Wandering Around Germany: Leipzig and Dresden

Leipzig and Dresden are two cities I wish I’d had more time in (although I suppose I could say that about every place we visited in Germany). People have told me there is a different “vibe” in former East German cities and I definitely sensed that, although it’s hard to put your finger on if you’re an American just passing through. I loved this part of Germany and I hope to go back someday. This year’s trip will take us to the southwestern part of the country, far away from these cities that lived under communism for over 40 years.

Driving in to Leipzig, we were greeted by a mural with four scripture verses painted on it. This is one of my favorites, because it was always so precious to my mom:

My times are in your hands. Psalm 31:15

After some initial difficulty finding the hotel we had booked, we ended up “eating” the cost of the first night there and booking a second hotel, which ended up being wonderful and probably a step up from what we would’ve had.

We arrived in the late afternoon and had time to wander around before dinner. I hate to admit that we didn’t take much public transportation the whole time we were in Germany, opting to walk most of the time (which was good because we ate a lot!) The Völkerschlachtdenkmal, or Monument to the Battle of Nations, wasn’t far at all and that was the one landmark I knew I wanted to visit in Leipzig.

From here, you cannot really get an idea of the immensity of this monument. The dimensions, according to Wikipedia: “The structure is 91 metres (299 ft) tall. It contains over 500 steps to a viewing platform at the top, from which there are views across the city and environs.” It is visible from miles away. (The viewing platform was closed by the time we got there.)

If you know German history you know that Germany only became a nation in 1871. Before that, the area we think of as Germany today was actually dozens (and at some times, even hundreds) of separate kingdoms. There was no German nation state, yet this battle was monumental no only in its size but because of the fact that these Germanic kingdoms were fighting side by side against a common enemy (although some of the kingdoms fought alongside Napoleon). The monument is said to have been built where the most blood was shed 100 years before, in October 1813.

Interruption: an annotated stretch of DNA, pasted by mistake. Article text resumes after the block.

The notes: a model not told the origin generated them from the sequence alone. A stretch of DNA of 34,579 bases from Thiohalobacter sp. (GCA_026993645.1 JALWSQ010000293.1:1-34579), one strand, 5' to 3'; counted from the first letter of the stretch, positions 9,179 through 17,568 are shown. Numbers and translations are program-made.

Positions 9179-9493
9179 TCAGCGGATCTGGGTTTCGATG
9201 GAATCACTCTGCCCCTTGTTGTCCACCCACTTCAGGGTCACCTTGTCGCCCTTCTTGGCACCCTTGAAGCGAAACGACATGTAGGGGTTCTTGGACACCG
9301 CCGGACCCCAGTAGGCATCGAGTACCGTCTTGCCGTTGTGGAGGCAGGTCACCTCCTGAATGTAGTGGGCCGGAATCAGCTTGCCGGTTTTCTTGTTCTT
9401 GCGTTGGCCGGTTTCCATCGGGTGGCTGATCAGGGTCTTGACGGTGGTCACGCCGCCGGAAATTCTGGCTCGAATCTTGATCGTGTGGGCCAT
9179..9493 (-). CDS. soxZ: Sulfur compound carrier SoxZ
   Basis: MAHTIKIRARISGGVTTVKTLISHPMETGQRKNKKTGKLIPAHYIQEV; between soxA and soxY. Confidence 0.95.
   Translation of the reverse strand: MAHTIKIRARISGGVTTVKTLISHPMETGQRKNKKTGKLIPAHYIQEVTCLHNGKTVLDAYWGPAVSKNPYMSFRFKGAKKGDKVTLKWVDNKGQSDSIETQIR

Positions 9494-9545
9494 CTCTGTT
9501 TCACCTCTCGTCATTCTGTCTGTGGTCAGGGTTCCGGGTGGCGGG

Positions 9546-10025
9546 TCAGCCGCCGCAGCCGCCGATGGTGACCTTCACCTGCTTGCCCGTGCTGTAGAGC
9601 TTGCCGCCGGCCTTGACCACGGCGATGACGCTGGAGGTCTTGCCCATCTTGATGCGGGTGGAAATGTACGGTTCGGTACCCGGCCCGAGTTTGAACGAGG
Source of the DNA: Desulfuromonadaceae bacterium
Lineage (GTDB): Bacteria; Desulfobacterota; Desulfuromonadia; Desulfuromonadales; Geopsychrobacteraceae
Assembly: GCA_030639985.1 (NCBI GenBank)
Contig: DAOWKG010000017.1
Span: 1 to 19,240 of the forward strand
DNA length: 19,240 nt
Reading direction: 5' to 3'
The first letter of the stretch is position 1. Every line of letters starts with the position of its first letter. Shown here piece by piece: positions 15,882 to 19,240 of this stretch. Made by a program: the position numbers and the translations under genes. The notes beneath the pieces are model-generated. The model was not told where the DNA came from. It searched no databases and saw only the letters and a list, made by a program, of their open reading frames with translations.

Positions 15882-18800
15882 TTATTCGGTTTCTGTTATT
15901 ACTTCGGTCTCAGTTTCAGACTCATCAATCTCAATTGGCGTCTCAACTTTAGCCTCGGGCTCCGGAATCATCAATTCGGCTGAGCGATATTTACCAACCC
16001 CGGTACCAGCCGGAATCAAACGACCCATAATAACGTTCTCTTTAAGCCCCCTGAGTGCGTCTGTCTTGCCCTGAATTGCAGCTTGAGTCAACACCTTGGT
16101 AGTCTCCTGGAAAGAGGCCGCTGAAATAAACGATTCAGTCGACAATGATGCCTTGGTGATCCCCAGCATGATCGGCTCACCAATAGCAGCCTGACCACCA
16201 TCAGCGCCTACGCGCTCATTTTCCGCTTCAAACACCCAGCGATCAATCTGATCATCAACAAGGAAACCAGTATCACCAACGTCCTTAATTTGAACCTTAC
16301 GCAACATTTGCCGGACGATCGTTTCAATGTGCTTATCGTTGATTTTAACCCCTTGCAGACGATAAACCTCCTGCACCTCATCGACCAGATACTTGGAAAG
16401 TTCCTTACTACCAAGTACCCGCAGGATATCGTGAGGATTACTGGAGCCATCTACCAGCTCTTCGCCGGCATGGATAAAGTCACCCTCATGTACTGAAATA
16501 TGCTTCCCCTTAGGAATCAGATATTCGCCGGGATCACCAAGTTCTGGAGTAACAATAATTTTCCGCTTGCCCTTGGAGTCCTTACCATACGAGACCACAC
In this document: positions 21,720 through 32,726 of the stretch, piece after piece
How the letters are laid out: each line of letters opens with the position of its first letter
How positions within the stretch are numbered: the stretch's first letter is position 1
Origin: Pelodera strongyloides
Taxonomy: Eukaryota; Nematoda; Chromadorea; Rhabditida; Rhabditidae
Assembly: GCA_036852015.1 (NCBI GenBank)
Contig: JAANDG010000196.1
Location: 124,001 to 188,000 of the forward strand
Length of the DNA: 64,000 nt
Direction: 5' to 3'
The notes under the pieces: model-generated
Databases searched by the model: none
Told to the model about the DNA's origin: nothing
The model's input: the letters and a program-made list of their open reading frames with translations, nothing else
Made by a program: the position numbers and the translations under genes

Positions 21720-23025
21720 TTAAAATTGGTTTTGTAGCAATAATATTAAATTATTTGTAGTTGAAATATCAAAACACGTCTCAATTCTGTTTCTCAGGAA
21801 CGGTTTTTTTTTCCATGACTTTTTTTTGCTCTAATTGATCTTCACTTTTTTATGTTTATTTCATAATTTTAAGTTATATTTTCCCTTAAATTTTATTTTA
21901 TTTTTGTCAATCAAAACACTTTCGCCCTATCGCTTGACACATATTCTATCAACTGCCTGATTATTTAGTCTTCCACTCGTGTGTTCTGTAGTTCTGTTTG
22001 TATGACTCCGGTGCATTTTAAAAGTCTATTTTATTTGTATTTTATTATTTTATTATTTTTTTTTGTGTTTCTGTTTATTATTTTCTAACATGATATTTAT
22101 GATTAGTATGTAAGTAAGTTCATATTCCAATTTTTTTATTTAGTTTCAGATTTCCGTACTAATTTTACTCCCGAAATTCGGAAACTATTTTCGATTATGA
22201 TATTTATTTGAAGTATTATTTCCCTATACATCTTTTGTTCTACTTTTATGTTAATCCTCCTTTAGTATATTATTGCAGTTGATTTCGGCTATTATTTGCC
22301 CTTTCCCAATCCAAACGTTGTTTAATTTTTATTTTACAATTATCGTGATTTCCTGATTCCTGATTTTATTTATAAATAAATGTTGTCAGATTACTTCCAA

Though Waterloo might’ve been the “turning point” for Napoleon, this battle was the true landmark for the Germans. From then on, the invading French were pushed back West, and the German kingdoms were liberated from French control. After that, a decades-long struggle towards the unification of these kingdoms began.

If you want a history of this time period, I recommend Katja Hoyer’s book, Blood and Iron. The cover says 1871 to 1918, but it also gives a good treatment of the events leading up to 1871.

Although it was closed by the time we arrived, you could still climb the outside, and you would break a sweat doing so! Some people were actually getting their evening exercise by running up the stairs, back down the other side, around, up again… you get the idea.
The slogan God With Us, carved above St. Michael the Archangel, who is the patron and protector of soldiers. Also, another proof of the sheer size of this monument: note the person in the bottom right hand corner.

After that we walked across the street to a nice Greek restaurant and ate on the large covered patio (it was drizzling by then). The staff was incredibly friendly. Then we took a different route back home, alongside a park in which we spotted a couple of the markers in the area, indicating locations of certain armies and events during the battle.

The next day we made the hour-plus drive to Dresden to visit the Military History Museum.

The drive itself was beautiful. I never got tired of these narrow, tree-lined roads or the countryside to the left and right.

We spent at least four hours at the museum and did not see the the entire place. However, I’ll share some highlights here.

This whole journey started out with a simple book about an army medic… little did I know that it would become much more than writing a war story from the German perspective.
Meanwhile, my husband gawked at something a little larger…